Maori Council welcomes Waitangi Tribunal recommendations
NZ Maori Council welcomes major Waitangi Tribunal recommendations that would see a new National Maori Health Funding Authority established
“This is a once in a two hundred year opportunity – with so much against us when it comes to health, from cancer and heart health, to diabetes and organ failure, from suicide prevention and mental health – this is the chance for us to board the Waka together and finally address the health disparities that have afflicted Maori since the signing of the Treaty.” Matthew Tukaki, Executive Director of the New Zealand Maori Council
The New Zealand Maori Council has welcomed the findings of the Waitangi Tribunal in one of the largest “issues” / “Kaupapa” claims ever to be brought – the Wai 2575 Health Claim. On 30 November 2016, the Chairperson of the Waitangi Tribunal prioritized an inquiry into nationally significant health issues. This signaled the commencement of the Health Services and Outcomes Kaupapa Inquiry (Wai 2575).
“This is not just a once in a generation finding – this is a once in a two-hundred-year opportunity for Maori and the Crown to very much focus on the central element of partnership – in this case, to ensure equity when it comes to Maori health. This stage one report findings and recommendations is the opportunity we also have before us to address Maori Health by Maori, for Maori.” Council Executive Director, Matthew Tukaki said.
The stage one report addresses claims concerning the way the primary health care system in New Zealand has been legislated, administered, funded and monitored by the Crown since the passing of the New Zealand Public Health and Disability Act 2000 (the Act) As a population group, Māori have on average the poorest health status of any ethnic group in New Zealand We also received uncontested statistical evidence demonstrating that, despite reform and readjustments, Māori health inequities have persisted in the nearly two decades since the Act was introduced. All the parties, including the Crown, consider the State of Maori Health is unacceptable. The New Zealand Maori Council played an integral role in supporting the process:
“The Waitangi Tribunal has found that the legislative, strategy and policy framework that administers the primary health care sector has failed our people. More importantly it reinforces what we have said all along in respect of the District Health Board model especially when it came to greater Māori participation in the work of district health boards; the DHB’s do not work effectively to afford Māori Treaty-consistent control of decision making in relation to health design and delivery.” Tukaki said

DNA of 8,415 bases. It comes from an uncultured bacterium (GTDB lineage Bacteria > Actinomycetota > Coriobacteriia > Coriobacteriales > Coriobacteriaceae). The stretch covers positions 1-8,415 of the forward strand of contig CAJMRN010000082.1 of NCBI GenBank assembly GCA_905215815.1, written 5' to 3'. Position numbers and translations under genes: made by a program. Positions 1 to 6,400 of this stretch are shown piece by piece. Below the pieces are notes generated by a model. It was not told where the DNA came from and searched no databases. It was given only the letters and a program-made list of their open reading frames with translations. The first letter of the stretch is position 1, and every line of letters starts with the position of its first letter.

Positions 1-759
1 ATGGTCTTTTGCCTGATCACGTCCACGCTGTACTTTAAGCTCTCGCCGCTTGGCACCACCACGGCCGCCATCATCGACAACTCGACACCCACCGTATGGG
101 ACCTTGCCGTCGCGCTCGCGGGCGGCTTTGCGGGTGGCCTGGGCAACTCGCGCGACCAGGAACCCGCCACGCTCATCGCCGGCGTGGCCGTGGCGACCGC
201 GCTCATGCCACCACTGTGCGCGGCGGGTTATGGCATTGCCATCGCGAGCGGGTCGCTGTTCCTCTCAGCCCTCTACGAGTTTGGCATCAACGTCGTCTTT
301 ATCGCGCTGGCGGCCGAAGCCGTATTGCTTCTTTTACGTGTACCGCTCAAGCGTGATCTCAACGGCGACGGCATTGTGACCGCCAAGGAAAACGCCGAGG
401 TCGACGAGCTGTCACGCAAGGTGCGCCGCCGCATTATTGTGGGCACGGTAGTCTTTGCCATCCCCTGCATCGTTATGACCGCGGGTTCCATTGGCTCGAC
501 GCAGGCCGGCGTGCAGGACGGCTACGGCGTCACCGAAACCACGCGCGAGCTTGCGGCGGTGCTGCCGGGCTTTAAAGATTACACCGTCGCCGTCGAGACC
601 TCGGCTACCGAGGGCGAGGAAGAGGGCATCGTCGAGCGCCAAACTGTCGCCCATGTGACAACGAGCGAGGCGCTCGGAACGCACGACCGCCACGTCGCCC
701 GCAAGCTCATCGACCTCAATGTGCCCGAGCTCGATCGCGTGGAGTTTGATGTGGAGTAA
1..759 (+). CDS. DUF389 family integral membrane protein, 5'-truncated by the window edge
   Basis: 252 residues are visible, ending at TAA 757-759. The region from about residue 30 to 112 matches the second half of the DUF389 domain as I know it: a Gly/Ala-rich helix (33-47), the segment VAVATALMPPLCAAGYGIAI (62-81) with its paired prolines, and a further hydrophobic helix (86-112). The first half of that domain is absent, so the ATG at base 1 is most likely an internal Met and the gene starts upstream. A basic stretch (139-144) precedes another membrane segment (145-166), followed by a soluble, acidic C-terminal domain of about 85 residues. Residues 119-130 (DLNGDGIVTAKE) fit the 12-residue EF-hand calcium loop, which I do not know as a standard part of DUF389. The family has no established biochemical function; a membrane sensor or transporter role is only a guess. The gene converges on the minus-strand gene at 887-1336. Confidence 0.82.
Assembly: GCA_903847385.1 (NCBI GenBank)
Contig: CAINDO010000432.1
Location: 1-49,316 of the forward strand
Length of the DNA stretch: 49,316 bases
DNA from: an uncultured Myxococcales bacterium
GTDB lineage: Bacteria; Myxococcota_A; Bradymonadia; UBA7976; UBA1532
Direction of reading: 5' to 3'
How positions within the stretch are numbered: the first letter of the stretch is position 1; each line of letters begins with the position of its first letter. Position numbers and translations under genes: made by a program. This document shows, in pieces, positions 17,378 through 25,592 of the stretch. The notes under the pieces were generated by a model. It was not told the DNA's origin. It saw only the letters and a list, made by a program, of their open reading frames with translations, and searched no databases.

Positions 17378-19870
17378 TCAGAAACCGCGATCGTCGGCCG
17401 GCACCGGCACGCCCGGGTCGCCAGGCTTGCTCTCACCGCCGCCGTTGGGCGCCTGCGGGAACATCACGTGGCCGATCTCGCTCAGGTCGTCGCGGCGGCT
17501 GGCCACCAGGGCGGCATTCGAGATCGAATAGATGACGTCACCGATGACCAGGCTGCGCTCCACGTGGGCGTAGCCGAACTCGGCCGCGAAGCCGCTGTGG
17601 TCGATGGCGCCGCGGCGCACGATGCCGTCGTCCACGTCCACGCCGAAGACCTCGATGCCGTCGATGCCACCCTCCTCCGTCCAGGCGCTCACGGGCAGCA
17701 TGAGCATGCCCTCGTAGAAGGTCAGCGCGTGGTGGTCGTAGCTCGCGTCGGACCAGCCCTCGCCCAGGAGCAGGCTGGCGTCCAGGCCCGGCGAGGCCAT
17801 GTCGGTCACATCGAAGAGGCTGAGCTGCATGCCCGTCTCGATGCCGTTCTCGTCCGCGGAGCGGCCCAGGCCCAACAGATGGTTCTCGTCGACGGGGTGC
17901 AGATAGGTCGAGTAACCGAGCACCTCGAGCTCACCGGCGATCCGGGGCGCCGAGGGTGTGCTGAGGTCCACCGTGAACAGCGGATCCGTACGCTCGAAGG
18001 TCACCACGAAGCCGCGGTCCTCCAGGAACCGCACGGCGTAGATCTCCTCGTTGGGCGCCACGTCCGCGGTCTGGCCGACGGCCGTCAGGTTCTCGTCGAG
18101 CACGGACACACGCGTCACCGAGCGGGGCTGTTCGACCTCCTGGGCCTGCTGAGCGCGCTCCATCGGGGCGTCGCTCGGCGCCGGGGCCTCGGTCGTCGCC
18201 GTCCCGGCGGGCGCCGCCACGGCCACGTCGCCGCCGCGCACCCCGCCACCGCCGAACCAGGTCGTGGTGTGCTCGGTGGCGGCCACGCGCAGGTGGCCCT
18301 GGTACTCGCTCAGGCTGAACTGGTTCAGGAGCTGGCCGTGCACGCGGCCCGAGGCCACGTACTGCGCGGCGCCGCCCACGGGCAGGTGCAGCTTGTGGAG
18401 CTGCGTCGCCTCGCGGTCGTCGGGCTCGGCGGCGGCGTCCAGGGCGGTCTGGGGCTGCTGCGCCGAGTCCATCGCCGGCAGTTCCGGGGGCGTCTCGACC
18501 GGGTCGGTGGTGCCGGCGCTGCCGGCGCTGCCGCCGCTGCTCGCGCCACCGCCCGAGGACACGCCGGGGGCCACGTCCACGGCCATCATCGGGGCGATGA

“More importantly it also reinforces the call of the New Zealand Maori Council that there should be a stand-alone National Maori Health Funding Authority and that the work must begin with haste. We also welcome the structural changes to the legislation that have been put forward by the Tribunal when it comes to the Public Health and Disability Act 2000 including the better defining of Maori and the responsibilities and obligations by the Crown when it comes to the Treaty.” Said Tukaki
“But this is it – we have on the table, in this stage of the claim, a Waitangi Tribunal report with some significant recommendations that can, and will, go a long way to finally pulling back on the every increasing gap between Maori and Non-Maori when it comes to health statistics – but more importantly it sets the waka from the shore as we, as a people, paddle forward into a future where we finally have the chance to build a future for our people where we can all live long and healthy lives.” Tukaki said
“The New Zealand Maori Council would like to thank members of the Waitangi Tribunal, especially Presiding Officers, Judge Clark, and all of the claimants involved in this first stage process. Together we have taken a big issue, evidence and data has been presented, examples given on where improvements can make a meaningful difference and where to go from here.” Tukaki said
The Waitangi Tribunal has made an interim recommendation that (page 167) “(a) Within the next seven months, the Crown and representatives of the Wai 1315 and Wai 2687 claimants agree upon a methodology for the assessment of the extent of underfunding of Māori primary health organisations and providers The methodology should include a means of assessing initial establishment and ongoing resource underfunding since the commencement of the New Zealand Primary Health and Disability Act 2000 We direct that the Crown and the Wai 1315 and Wai 2687 claimants file a joint memorandum by 20 January 2020 updating the Tribunal on progress If the parties are unable to agree on filing a joint memorandum they may file separate memoranda”